Nuno Álvares Pereira

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Nuno Álvares Pereira
Condestavel-1554.jpg
Constable of Portugal
Count of Barcelos, Ourém, and Arraiolos
In office
6 April 1385 – 1 November 1431
MonarchJohn I of Portugal
Preceded byÁlvaro Pires de Castro
Succeeded byJohn of Portugal
Lord High Steward
In office
6 April 1385 – 1 November 1431
MonarchJohn I of Portugal
Preceded byGarcia Rodrigues de Taborda
Succeeded byDiogo Lopes de Sousa
Personal details
Born24 June 1360 (1360-06-24)
Cernache de Bonjardim, Portugal
Died1 November 1431 (1431-12) (aged 71)
Convent of the Carmelites, Lisbon, Portugal

Nuno of Saint Mary

São nun'alvares pereira.jpg
Holy Constable
Confessor of the Faith
Born25 April 1214
Cernache de Bonjardim, Kingdom of Portugal
Venerated inCatholic Church
Beatified23 January 1918 by Pope Benedict XV
Canonized26 April 2009, Rome, Papal States by Pope Benedict XVI
Major shrineChurch of Santa Engrácia
Feast6 November
AttributesKnight, sword, fleur-de-lis, Carmelite Habit,
PatronagePortugal

D. Nuno Álvares Pereira, O. Carm. (Portuguese pronunciation: [ˈnunu ˈaɫvɐɾɨʃ pɨˈɾɐjɾɐ]; 24 June 1360 – 1 November 1431) was a Portuguese general of great success who had a decisive role in the 1383-1385 Crisis that assured Portugal's independence from Castile. He later became a mystic and was beatified by Pope Benedict XV, in 1918, and canonised by Pope Benedict XVI in 2009.[1]

Nuno Álvares Pereira is often referred to as the Saint Constable (Portuguese: Santo Condestável) or as Saint Nuno of Saint Mary (Portuguese: São Nuno de Santa Maria), his religious name.[2] He was count of Barcelos, Ourém and Arraiolos.

Family[edit]

Nun'Álvares Pereira coat of arms

Nuno Álvares Pereira was born on 24 June 1360 in Flor da Rosa, near Crato, central Portugal, the illegitimate son of Dom Álvaro Gonçalves Pereira, prior of Crato and Iria Gonçalves do Carvalhal.[3] His grandfather was Dom Gonçalo Pereira, the archbishop of Braga from 1326 until 1349. He was descended from the oldest Portuguese and Galician nobility.

About a year after his birth, the child was legitimized by royal decree[4] and so was able to receive a knightly education typical of the offspring of the noble families of the time.

At 13 years of age he became page to Queen Leonor.[3] At age 16, he married Leonor de Alvim, a rich young widow.[3] Three children were born to the union, two boys who died early in life, and a girl, Beatriz, who married Afonso, son of King John I and founder of the House of Braganza.[2]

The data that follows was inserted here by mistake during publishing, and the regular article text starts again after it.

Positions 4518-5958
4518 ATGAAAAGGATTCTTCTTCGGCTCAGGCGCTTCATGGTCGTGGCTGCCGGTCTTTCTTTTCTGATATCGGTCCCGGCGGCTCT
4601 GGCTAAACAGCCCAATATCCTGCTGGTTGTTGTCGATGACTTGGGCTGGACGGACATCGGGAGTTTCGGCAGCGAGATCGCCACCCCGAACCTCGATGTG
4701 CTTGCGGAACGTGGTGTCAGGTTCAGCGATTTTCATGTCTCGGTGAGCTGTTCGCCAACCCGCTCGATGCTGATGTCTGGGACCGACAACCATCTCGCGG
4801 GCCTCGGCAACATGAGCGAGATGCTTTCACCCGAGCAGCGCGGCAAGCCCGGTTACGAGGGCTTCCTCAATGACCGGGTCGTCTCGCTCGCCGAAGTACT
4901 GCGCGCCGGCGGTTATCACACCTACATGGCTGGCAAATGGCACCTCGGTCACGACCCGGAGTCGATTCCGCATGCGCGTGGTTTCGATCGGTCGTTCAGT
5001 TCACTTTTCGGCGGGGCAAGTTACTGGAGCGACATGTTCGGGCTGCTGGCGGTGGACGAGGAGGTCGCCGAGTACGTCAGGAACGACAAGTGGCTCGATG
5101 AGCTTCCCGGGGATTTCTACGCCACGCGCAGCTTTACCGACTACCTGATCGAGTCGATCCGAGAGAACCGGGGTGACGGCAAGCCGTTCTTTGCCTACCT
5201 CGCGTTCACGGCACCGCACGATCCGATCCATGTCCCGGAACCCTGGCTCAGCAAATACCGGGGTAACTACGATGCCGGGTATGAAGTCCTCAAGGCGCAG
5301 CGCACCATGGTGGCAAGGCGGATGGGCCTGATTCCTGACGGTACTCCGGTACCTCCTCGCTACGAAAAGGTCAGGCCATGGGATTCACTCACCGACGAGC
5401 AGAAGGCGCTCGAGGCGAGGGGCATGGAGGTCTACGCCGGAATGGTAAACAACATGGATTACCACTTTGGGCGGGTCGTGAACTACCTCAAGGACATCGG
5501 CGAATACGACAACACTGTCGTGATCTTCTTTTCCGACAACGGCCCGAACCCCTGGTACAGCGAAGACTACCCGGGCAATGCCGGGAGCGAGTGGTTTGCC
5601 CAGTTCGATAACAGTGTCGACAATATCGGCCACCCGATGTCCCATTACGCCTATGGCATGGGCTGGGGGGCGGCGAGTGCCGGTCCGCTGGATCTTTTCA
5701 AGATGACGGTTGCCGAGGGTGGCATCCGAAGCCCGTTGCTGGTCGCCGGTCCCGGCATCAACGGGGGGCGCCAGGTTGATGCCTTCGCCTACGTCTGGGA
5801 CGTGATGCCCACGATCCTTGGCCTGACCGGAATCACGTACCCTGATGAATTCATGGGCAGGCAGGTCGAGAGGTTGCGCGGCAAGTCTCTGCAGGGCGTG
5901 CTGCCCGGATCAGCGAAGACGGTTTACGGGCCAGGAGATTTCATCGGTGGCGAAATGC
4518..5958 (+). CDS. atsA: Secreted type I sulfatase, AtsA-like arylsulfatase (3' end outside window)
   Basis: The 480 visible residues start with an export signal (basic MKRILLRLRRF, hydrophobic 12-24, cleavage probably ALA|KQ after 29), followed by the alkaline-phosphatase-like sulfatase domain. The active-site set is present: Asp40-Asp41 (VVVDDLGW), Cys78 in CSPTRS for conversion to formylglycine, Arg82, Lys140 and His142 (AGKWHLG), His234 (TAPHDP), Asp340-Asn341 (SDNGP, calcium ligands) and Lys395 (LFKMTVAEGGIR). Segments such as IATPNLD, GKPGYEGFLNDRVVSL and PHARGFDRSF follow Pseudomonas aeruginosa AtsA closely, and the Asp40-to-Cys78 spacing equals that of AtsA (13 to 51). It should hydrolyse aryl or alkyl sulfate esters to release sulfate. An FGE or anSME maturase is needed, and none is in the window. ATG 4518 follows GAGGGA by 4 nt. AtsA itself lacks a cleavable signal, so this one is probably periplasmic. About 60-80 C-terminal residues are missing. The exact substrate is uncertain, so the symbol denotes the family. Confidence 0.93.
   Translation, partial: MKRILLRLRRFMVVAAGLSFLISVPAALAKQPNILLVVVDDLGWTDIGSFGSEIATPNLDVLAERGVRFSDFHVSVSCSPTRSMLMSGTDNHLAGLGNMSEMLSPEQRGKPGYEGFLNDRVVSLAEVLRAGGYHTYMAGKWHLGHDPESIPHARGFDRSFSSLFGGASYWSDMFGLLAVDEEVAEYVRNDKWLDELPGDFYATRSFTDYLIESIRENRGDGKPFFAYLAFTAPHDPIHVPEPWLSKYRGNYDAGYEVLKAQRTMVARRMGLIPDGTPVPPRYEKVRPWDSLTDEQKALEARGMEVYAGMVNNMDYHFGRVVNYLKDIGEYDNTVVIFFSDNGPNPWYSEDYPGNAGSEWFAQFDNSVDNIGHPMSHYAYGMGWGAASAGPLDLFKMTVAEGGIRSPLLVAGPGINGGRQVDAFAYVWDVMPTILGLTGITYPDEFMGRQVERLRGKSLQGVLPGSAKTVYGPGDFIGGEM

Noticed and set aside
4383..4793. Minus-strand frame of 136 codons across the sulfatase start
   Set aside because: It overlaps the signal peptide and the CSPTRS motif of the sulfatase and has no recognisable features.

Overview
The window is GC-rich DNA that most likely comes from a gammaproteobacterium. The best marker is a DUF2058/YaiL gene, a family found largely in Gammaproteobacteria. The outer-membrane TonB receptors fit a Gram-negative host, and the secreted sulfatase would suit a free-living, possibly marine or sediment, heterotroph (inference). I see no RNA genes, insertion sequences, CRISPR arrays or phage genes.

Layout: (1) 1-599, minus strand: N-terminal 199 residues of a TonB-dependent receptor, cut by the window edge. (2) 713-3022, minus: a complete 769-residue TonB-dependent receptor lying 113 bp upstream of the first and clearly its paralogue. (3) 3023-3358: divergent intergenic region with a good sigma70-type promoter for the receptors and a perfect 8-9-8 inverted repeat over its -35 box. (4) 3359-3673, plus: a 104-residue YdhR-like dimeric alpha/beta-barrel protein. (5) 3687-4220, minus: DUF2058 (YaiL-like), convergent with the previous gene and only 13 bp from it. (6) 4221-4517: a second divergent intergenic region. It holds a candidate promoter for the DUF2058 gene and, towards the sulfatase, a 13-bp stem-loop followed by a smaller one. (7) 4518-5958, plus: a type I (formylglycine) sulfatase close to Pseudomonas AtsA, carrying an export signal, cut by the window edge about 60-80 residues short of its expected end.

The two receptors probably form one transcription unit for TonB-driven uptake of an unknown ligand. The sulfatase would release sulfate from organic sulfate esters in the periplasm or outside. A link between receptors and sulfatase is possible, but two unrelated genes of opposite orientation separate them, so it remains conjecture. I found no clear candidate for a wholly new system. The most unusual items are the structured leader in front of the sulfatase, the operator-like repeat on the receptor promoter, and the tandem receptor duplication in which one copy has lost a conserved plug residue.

Military life[edit]

Álvares Pereira began military service in 1373, when he was only 13, and helped stop an invasion from Castile. However, according to his own words, his first military campaigns were no more than skirmishes on the borders of Portugal. He was an impetuous and brave young man who soon showed himself to be an excellent leader.

When King Ferdinand I of Portugal died in 1383, his only heir was Beatrice, married to king John I of Castile. In order to preserve Portuguese independence, the nobles supported the claim of King Ferdinand's half-brother John, Master of Aviz to the throne. After his first victory over the Castilians, in the Battle of Atoleiros (April 1384), John of Aviz named Nuno Álvares Pereira protector and constable of Portugal, in practice supreme commander of Portugal's armies, and count of Ourém.[5] He was only 24 years old.

Álvares Pereira used guerilla tactics trying to dislodge the Castilian army besieging Lisbon in 1384 but plague finally drove them away.[6]

In April 1385, John of Aviz was recognized as king by the Cortes. This triggered an invasion of the country by King John I of Castile, in support of his wife's rights to the throne. Nuno Álvares Pereira was engaged against the northern cities loyal to the Castilians. During this time of war, he fed the hungry populations of his Castilian opposition at his own expense.[5]

On 14 August 1385, at Aljubarrota he led 6,500 volunteers to victory against a Castilian force of over 30,000, thus ending the threat of annexation. He attributed the victory to the Blessed Virgin, whose name, Maria, was inscribed on his sword.[5] Dedicated to Mary, he fasted on Wednesdays, Fridays and Saturdays. The banner he chose as his personal standard bore the image of the cross, of Mary and of the saintly knights James and George. At his own expense he built numerous churches and monasteries, among which was the Carmelite church in Lisbon and the church of Our Lady of Victories at Batalha.[2]